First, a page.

There are forty-four Counties in Idaho. When Idaho became a territory in March, 1863, there were four Counties in existence: Boise, Idaho, Nez Perce and
Shoshone. By the time Idaho became a state, there were 15 counties. The rest of the 44 Counties came into existence during the 30 years after Idaho became a state. Two of the former counties disappeared
during this time. Alturas, which was created in 1864, was later divided into the many counties now found in
central Idaho. Logan County was only in existence for six years, from 1889 to 1895. It was combined with Alturas
to form Blaine County and Lincoln County, which was formed just two weeks after Logan lost its identity.
Jerome County is a county in the state of Idaho. Based on the 2010 census, the county had a
population of 22,374. The countyseat and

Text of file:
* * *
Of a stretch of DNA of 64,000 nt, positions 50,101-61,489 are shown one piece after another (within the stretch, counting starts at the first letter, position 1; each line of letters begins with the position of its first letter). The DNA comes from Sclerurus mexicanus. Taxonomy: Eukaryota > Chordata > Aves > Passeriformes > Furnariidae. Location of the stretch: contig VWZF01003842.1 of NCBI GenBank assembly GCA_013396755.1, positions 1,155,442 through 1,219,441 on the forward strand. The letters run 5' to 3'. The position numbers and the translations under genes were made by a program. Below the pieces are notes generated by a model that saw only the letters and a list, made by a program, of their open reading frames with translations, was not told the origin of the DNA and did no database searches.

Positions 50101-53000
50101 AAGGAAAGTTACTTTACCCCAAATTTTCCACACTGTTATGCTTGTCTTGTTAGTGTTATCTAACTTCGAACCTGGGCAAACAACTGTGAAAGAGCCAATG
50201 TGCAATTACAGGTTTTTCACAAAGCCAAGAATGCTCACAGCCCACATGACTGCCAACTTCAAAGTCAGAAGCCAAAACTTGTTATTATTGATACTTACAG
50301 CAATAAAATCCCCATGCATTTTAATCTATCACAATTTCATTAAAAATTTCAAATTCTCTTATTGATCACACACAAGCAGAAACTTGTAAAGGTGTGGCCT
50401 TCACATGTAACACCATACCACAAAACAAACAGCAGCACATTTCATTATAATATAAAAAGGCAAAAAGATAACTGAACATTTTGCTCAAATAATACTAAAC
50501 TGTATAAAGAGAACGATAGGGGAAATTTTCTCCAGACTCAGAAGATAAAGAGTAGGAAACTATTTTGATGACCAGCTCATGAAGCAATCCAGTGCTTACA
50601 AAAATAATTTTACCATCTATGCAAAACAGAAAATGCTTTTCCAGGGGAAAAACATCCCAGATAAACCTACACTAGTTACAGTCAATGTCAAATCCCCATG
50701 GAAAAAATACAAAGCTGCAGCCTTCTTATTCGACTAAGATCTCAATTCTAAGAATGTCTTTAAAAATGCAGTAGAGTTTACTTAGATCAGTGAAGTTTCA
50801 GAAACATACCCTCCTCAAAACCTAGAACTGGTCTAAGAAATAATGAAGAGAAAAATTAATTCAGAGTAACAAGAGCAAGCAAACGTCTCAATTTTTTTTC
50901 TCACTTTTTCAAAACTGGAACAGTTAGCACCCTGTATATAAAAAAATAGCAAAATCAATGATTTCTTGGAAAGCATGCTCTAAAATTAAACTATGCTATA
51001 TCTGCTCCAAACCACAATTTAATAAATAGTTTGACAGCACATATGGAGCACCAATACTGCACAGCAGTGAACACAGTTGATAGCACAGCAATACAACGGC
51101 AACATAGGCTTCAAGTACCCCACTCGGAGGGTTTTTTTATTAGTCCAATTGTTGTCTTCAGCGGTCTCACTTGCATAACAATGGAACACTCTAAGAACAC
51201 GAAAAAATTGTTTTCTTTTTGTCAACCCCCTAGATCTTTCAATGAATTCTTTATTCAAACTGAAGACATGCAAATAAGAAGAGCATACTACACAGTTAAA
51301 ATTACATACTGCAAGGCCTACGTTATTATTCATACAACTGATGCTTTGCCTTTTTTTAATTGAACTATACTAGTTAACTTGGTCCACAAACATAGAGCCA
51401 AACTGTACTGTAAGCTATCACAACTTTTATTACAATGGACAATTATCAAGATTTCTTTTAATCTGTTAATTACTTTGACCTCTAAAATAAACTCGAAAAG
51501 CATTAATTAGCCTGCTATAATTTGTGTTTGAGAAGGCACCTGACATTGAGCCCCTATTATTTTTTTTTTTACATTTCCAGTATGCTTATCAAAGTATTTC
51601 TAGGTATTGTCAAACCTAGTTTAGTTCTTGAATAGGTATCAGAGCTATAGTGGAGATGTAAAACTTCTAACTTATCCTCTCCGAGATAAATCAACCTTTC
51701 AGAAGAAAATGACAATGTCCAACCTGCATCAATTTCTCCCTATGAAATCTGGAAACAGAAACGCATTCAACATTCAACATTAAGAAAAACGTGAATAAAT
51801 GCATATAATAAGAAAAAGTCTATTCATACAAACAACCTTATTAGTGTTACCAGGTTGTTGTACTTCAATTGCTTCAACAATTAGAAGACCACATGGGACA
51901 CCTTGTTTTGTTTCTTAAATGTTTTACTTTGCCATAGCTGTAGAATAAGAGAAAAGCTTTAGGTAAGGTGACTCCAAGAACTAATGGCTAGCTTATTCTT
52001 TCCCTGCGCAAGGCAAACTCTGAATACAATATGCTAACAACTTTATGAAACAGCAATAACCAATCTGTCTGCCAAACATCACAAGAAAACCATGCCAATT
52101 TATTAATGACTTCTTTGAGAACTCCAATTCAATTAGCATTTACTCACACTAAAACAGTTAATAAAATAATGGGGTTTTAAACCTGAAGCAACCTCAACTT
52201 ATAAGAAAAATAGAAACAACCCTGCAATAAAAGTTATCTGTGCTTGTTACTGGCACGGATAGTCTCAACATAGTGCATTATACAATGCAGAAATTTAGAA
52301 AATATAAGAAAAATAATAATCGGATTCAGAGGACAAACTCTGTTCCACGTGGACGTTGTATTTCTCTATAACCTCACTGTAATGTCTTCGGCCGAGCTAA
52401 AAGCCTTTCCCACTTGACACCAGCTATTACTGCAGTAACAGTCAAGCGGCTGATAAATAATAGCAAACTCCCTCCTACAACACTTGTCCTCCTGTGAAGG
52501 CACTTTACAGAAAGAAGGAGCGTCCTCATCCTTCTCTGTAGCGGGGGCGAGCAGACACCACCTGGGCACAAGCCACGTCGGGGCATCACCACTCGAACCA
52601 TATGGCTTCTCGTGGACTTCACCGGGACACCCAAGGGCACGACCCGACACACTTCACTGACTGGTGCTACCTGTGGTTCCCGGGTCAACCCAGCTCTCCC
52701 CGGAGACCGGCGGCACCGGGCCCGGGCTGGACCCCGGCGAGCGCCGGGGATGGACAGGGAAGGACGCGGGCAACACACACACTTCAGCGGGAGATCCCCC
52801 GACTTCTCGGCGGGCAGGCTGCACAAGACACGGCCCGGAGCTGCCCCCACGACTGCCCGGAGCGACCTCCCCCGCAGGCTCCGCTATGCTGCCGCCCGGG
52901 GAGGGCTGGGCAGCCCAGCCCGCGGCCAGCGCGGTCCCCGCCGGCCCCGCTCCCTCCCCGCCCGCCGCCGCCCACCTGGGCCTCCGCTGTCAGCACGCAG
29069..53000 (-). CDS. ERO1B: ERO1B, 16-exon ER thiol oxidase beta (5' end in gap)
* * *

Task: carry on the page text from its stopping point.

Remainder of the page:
largest city is Jerome. The county was created on February 8, 1919.
Jerome county is named
after either Jerome Hill, a developer of the North Side Irrigation Project, his son-in-law Jerome Kuhn, or his grandson Jerome Kuhn, Jr.
Jerome County is part of the Twin Falls, ID Micropolitan Statistical Area.
Etymology - Origin of Jerome County Name
Jerome County is named for either Jerome Hill, Jerome Kuhn or Jerome Kuhn, Jr., three related local
leaders important to the county.
Established February 8, 1919 with its county seat at Jerome. Three sources for the name are commonly given: Jerome
Hill, one of the developers of the North Side Irrigation Project; his grandson, Jerome Kuhn, Jr.; or his son-in-law,
Jerome Kuhn. All were important to the growth of the county.
Geography: Land and Water
As reported by the Census Bureau, the county has a total area of 602 square miles (1,560 km2), of which 597 square miles (1,550 km2) is
land and 5.0 square miles (13 km2) (0.8%) is water.
Jerome county is located in south Idaho. Minidoka National Historic
Site is located in this county.